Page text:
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What's Next For Lennox?

By: Monte Cox

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    Finally boxing has a unified, undisputed, and linear heavyweight champion in Britan's Lennox Lewis. The first Englishman to hold the World Heavyweight Championship since Bob Fitzsimmons lost the title in 1899 to Jim Jeffries. Now 100 years later Lennox Lewis has returned the title to Britain. Lennox is the first non-american to win the title since 1959 when Sweden's Ingemar Johnannson won the title forty years ago. Lennox was the 1988 Olympic Gold Medalist as an amatuer when he defeated another future heavyweight champion Riddick Bowe in the finals at Seoul, Korea. On the way up to the roman road of championship glory Lennox defeated Razor Ruddock (Ko2), Tony Tucker (W12), Frank Bruno (Tko7), Tommy Morrison (Ko6), Ray Mercer (W10) and Andrew Golota (Ko1). He won the linear and WBC championship by kayoing Shannon Briggs in five, and won acclaim as champion by winning a "draw" against Evander Holyfield in their first meeting last March 13th, and decisioning him for the other recognized belts last November 13.

     Lennox Lewis is the champion, but how good of a champion, how long his reign will last, and how popular he will be with the fans remains a question. At times Lennox has shown to be an exciting and explosive puncher as in his fights with Ruddock, Morrison, Golota, and Briggs. At other times he has appeared lazy, cautious, and unwilling to take risks as in his fights with Holyfield. His trainer Emmanuel Steward has said, "we havn't seen the best of Lennox Lewis yet." Hmmmm. We havn't? He's 34 years old. A fighters physical prime is generally between the age of 25 and 28. Experience counts for a lot as one gets older and Lennox does have a big amateur background and has had solid quality of opposition as a pro, but I can't see him improving drastically as a fighter over the next two years. The problem with Lennox is he is erratic, on one night he blows out big, strong guys like Ruddock and Golota, and the next he holds, clinches, and is content to box and jab from the outside as he did against Mavrovic and Holyfield.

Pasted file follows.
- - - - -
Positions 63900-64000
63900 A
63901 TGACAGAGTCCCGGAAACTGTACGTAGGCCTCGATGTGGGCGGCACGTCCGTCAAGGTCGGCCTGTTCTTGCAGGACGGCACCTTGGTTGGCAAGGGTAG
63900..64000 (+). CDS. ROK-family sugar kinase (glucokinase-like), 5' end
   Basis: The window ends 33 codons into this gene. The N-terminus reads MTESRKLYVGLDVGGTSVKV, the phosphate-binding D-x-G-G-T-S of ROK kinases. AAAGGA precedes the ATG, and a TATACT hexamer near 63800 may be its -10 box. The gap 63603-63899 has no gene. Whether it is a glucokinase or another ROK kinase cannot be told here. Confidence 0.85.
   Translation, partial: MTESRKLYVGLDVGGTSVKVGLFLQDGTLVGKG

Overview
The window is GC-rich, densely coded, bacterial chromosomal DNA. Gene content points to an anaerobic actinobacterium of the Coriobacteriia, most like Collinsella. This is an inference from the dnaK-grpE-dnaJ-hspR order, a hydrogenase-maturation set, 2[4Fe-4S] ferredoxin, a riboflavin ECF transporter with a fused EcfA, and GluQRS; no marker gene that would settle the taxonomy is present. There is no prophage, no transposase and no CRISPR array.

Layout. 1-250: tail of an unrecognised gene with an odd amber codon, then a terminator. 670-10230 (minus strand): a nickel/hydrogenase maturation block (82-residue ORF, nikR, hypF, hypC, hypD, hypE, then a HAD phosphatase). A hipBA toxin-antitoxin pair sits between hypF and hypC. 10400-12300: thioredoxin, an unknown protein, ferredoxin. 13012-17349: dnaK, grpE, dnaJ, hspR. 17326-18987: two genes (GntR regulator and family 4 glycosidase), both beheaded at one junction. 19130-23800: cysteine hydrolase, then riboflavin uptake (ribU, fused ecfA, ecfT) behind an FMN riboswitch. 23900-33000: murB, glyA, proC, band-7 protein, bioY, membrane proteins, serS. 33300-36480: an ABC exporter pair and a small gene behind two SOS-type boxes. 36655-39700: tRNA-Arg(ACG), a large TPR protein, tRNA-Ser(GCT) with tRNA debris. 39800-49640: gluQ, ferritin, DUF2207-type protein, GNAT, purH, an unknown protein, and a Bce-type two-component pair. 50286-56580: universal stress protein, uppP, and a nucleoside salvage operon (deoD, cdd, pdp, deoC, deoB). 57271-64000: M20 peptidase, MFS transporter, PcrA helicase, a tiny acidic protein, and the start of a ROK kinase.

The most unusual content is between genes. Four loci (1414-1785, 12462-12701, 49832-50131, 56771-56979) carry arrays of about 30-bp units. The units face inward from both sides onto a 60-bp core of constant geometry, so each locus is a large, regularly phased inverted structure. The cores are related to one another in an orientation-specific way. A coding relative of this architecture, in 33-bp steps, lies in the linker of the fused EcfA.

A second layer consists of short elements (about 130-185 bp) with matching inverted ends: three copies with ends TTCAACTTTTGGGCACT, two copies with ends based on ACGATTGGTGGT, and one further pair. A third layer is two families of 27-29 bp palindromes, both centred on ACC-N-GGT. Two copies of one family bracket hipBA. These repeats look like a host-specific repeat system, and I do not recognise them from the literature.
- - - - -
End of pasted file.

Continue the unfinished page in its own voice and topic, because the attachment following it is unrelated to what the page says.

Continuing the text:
Lennox has size, 6' 5", 242 pounds, reach 84" (tied for second all time with Sonny Liston, and Buster Douglas, behind Primo Carnera), power, and skills. His jab is one of the best in the division, his right hand also one of the strongest, he has improved his defense on the inside, though like Ali, he primarily uses the clinch to neutralize an aggressive opponent. Lennox Lewis has the ability to remain champion in a not real strong heavyweight division. Let's take a look at some of his potential opposition to see what might be next for Lennox:

    Former heavyweight champion Mike Tyson remains, despite his controversial air, the most exciting fighter in the division because of his one punch knockout power. The right hand that knocked out Francois Botha would probably have accounted for any heavyweight in the world had it landed. Lennox has a nice jab, but he gets lazy with it and drops his left hand after jabbing instead of pulling it straight back. This is a serious technical weakness which can be exploited. Such a weakness cost the great Joe Louis in his first fight against Max Schmeling in 1936. This same error nearly caused Larry Holmes to be knocked out by both Earnie Shavers and Renaldo Snipes, a mistake Larry never corrected his entire career. Indeed Oliver McCall handed Lennox Lewis his first and only loss with a powerful right hand over a lazy Lewis left in 1994. That fight ended in a second round kayo loss for the current heavyweight champion. There is little doubt that if Tyson could land the same punch the fight would end just as dramatically. It should be noted, however that Iron Mike's overall skills have faded, his footwork is not very good, he gets wild and leaves himself open, and Lewis has the ability to outbox Tyson on the outside as did Douglas and the power to knock him out. This is one of the most intriguing fights out there.